Alastair Campbell is on the point of scoring a significant victory in his campaign to force the BBC to back down over allegations that he misused material from the intelligence services.
Members of the Commons Foreign Affairs Committee, who were saying a week ago that they were prepared to condemn Mr Campbell's involvement in events leading up to the Iraq war, now believe he is telling the truth.
Vindication by the committee would be an important psychological boost for Tony Blair's administration. Last week, Labour's standing in opinion polls fell below that of the Conservatives for only the second time since September 1992.
The committee is likely to reject a BBC allegation that intelligence reports were "sexed up" by Mr Campbell's Downing Street staff to strengthen the case for war.
The Government's case against Iraq, which later formed the justification for war, was set out in a document presented to Parliament by Mr Blair last September.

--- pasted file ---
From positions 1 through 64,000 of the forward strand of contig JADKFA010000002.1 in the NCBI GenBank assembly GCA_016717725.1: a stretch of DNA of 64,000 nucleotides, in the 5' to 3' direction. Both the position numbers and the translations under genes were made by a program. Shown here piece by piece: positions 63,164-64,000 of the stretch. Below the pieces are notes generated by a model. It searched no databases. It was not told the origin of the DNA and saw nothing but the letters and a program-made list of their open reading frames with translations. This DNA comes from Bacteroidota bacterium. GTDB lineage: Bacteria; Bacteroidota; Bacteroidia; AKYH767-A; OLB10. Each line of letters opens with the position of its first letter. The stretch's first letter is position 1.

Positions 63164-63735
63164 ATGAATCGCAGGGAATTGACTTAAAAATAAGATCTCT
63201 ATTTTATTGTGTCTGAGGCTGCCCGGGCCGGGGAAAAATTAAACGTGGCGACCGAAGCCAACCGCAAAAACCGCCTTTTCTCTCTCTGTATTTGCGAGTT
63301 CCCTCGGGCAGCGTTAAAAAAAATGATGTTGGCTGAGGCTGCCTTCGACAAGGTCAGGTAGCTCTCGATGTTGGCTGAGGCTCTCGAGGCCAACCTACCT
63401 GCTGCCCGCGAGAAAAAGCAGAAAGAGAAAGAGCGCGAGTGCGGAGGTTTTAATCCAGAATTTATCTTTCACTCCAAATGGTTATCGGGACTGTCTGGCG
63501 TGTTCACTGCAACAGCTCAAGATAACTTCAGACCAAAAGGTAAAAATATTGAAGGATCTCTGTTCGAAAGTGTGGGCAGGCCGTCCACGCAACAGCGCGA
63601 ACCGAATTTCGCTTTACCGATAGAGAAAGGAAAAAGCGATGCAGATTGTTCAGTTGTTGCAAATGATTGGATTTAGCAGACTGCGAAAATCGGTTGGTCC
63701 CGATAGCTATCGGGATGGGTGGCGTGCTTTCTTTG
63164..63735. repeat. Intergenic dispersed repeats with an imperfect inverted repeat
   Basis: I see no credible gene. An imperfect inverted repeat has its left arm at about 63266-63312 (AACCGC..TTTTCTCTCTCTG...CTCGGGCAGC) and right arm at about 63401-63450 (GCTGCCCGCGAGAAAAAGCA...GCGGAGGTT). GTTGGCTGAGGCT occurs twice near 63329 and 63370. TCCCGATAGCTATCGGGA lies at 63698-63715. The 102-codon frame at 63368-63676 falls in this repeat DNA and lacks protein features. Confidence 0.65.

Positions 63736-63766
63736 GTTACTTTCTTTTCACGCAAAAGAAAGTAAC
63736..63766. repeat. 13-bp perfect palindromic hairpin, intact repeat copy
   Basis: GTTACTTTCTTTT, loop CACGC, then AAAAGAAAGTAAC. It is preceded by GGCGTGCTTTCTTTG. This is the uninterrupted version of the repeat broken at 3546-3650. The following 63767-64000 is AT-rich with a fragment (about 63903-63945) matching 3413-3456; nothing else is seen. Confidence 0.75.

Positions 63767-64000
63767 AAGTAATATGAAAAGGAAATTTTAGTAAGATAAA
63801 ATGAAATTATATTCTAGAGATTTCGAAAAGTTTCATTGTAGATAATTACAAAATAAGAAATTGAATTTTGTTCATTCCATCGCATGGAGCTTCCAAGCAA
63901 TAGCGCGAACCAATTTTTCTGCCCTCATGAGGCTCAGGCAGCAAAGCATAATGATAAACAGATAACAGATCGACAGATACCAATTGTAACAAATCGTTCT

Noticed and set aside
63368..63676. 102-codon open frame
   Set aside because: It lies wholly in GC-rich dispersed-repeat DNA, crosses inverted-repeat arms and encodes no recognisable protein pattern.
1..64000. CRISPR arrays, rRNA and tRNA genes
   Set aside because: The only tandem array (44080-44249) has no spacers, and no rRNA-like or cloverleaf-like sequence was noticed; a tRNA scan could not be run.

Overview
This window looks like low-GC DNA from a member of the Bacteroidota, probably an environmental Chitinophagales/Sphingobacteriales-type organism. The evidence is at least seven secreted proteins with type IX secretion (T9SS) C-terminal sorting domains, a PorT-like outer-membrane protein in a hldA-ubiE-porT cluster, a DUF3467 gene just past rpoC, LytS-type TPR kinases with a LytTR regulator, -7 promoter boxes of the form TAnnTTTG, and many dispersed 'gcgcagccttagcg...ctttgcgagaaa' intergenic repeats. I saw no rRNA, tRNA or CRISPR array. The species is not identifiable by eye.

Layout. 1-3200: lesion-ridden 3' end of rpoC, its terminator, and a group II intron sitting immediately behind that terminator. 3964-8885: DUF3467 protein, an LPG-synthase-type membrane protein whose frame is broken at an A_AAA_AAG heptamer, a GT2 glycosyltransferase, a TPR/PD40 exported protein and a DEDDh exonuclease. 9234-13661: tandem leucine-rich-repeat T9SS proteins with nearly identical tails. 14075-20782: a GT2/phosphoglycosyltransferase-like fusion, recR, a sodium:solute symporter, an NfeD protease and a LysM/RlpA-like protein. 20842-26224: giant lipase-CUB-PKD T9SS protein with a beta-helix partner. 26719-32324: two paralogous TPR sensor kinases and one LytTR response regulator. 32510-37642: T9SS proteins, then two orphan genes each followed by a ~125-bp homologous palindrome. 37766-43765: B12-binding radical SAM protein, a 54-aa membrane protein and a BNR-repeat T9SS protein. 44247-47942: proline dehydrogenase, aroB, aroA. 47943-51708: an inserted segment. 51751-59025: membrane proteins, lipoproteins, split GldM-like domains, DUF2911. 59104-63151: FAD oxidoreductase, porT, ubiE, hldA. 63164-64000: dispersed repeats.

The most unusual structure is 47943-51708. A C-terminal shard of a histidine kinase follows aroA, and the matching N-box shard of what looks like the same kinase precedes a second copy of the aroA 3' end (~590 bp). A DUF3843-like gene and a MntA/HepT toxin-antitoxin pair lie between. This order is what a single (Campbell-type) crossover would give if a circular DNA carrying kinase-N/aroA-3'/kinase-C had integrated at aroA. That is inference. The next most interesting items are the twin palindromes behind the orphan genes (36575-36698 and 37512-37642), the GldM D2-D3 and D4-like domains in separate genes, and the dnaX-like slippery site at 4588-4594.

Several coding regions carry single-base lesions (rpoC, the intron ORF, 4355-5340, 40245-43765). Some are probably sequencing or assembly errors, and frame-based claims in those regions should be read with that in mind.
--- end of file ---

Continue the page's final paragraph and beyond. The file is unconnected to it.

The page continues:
Mr Campbell stood by that document when he gave evidence to the select committee last week, but apologised for errors in a later Downing Street publication, known as the "dodgy dossier", produced in January.
During a closed session on Friday afternoon, committee members heard evidence from the Foreign Secretary Jack Straw, which gave them a chance to compare the Government's September dossier with the secret intelligence reports on which it was based.
One committee member, who has criticised Mr Campbell before, said: "You either believe the Government or the BBC, and at the moment my view is that we go with the Government. The report will have to concentrate now on whether the intelligence that came to the Government was credible or whether the intelligence agencies themselves were misguided."
Another committee member said: "Jack Straw was pretty forthcoming, and what we heard supports what Alastair Campbell told us - though I'm not sure the BBC is ever in the business of apologising."Reuse content